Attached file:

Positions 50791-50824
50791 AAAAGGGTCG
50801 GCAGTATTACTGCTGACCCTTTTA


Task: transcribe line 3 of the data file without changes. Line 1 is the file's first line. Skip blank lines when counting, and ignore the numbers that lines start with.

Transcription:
50801 GCAGTATTACTGCTGACCCTTTTA